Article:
I'm kind of amazed at the security rationale--to trust someone with your life but not your sugar and flour. It just seems like a strange way of life.

And as you point out, they must have somehow mutually assured each other that this was "okay". Unbelievable.

Rant all you please! Thanks for stopping by!

Ann T.

Bob G. said...

ANn:
I'm also in disbelief of this double-standard regarding the "protection of property".
Then again, I have no desire to embrace ANY form of slavery, and I find it in times past an abhorrent practice to place upon ANY person.

Also, the manner in which these slave OWNERS treated their slaves (walking, sitting or sleeping nearby) as if they were not even there, or as though they had no other worth than to do bidding on a whim of the owner is appalling on so many levels.

And these slaves were apparently "trusted" members of the household.

You find some of the most intriguing aspects to history.
Kudos!

Ann T. said...

Dear Bob,
The number of ironies to go with the cruelties. It is just a mind-blower.

And I honor all your sentiments.

Thanks for reading through! And stopping by!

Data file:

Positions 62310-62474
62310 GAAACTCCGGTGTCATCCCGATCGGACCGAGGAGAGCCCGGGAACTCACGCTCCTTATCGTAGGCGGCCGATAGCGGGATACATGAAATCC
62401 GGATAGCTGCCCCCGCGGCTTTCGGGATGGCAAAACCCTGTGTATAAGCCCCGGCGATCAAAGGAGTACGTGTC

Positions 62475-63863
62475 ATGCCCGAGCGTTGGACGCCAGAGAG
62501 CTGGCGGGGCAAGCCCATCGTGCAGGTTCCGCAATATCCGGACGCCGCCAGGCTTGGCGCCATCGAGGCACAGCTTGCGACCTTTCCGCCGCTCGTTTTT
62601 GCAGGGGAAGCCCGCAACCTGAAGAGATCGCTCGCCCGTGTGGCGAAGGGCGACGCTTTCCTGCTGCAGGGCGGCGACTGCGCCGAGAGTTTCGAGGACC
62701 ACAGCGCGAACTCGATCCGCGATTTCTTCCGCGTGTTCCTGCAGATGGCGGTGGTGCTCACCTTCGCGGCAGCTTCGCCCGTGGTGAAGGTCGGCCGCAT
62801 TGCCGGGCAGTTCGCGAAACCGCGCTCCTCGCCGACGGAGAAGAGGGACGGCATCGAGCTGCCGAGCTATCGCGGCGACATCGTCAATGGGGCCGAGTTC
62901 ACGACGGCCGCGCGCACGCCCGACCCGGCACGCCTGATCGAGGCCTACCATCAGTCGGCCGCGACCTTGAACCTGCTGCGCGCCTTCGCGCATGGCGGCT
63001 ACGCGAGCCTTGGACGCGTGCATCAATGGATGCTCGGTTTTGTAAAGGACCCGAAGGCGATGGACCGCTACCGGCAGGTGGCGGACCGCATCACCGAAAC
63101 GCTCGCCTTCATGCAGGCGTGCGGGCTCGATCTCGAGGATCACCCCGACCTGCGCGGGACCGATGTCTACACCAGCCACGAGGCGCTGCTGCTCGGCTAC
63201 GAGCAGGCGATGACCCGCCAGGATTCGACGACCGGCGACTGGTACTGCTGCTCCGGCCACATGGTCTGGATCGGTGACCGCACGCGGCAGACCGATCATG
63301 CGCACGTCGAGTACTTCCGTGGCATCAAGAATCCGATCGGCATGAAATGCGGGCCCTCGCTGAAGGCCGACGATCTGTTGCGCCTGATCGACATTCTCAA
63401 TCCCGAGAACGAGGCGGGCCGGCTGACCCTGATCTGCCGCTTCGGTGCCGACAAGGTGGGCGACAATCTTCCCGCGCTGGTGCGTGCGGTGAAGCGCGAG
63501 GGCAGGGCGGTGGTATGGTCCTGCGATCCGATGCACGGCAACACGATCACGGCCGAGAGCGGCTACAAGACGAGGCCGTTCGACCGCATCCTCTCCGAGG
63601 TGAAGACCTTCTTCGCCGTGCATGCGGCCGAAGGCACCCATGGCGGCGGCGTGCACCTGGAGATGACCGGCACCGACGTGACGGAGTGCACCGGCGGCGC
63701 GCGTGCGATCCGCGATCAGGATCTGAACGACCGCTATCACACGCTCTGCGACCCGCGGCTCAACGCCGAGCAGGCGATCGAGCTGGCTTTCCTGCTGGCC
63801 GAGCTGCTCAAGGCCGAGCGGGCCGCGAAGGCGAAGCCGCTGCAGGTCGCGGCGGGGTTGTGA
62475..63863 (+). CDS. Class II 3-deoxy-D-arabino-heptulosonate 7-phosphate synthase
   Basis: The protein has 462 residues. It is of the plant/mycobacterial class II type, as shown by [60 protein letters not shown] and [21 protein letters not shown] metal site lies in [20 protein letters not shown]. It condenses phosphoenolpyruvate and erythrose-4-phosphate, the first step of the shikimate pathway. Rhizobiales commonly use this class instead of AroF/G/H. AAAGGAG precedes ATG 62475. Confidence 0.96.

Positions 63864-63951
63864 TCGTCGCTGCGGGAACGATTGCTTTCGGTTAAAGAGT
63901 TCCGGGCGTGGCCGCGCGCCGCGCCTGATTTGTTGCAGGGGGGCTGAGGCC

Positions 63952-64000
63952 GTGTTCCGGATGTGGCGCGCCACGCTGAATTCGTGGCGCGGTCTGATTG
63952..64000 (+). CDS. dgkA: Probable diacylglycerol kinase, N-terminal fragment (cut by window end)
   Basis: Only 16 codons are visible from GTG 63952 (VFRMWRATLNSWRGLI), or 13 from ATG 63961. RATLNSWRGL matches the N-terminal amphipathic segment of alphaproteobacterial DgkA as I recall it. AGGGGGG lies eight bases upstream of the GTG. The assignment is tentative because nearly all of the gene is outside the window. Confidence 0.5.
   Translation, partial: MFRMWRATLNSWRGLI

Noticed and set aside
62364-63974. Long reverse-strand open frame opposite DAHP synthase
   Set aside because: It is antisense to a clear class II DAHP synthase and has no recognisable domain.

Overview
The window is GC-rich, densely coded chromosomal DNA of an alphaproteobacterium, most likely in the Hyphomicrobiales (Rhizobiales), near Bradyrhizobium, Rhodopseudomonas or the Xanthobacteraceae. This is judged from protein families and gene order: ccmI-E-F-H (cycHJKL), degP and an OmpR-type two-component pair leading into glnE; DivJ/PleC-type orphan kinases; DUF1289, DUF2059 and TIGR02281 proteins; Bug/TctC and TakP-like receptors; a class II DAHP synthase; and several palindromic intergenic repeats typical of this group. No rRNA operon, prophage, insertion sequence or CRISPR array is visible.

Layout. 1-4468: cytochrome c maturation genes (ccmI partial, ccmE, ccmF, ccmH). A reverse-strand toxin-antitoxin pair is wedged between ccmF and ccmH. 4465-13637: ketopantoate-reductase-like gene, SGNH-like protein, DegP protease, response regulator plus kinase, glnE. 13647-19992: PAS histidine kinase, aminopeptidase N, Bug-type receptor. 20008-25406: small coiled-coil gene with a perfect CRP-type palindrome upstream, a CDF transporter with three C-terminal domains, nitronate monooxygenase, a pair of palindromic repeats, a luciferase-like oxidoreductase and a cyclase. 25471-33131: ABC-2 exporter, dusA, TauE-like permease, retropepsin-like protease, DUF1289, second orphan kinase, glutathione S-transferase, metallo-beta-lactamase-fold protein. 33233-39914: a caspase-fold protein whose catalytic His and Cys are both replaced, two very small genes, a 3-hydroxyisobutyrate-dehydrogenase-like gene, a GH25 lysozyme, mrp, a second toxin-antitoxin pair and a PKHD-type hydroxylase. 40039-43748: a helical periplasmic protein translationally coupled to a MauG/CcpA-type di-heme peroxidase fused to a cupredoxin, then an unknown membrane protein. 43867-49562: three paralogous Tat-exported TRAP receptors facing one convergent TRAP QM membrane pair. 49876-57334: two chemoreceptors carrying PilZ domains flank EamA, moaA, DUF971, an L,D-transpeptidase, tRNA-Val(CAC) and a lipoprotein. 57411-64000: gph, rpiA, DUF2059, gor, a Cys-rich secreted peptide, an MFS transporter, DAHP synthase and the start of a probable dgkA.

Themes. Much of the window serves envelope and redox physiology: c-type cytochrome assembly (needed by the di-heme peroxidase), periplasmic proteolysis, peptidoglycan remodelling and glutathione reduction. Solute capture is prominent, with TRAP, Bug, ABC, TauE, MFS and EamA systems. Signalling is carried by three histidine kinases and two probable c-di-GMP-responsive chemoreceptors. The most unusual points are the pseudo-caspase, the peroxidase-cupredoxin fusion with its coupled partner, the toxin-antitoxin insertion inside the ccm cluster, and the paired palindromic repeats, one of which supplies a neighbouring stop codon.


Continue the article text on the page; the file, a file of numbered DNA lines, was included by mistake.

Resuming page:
Your e-neighbor,
Ann T.

the observer said...

Ann T:
The only way that one human can treat another like this is to strip someone of their humanity.

Have you ever read "Black Like Me" by John Howard Griffin? It describes how a white man using medical treatments to darken his skin traveled about the South in 1959. The way he was dehumanized, the "hate stare"--it is frightening what happens once we take a human being's value as a human from him...and all this because his skin was brown instead of pink.

It was this devaluing of humanity, the humanity made in God's image, that caused prominent Christians such as George Whitfield, John Newton and John Wesley to come out against African slavery as early as the late 1700s...

Thanks for the timely history lesson

The Observer

Ann T. said...

Dear The Observer,
Again I just get knocked out by what commenters teach me!

I just ran across John Wesley's name in a preface to Fanny Kemble. Talk about coincidence! Or, rather, a more than timely observation!

I loved Black Like Me. As far as I'm concerned, that book taught me not just about race but about viewpoint in general. And I will never forget reading about the hate stare.

Thanks for a great comment!
Ann T.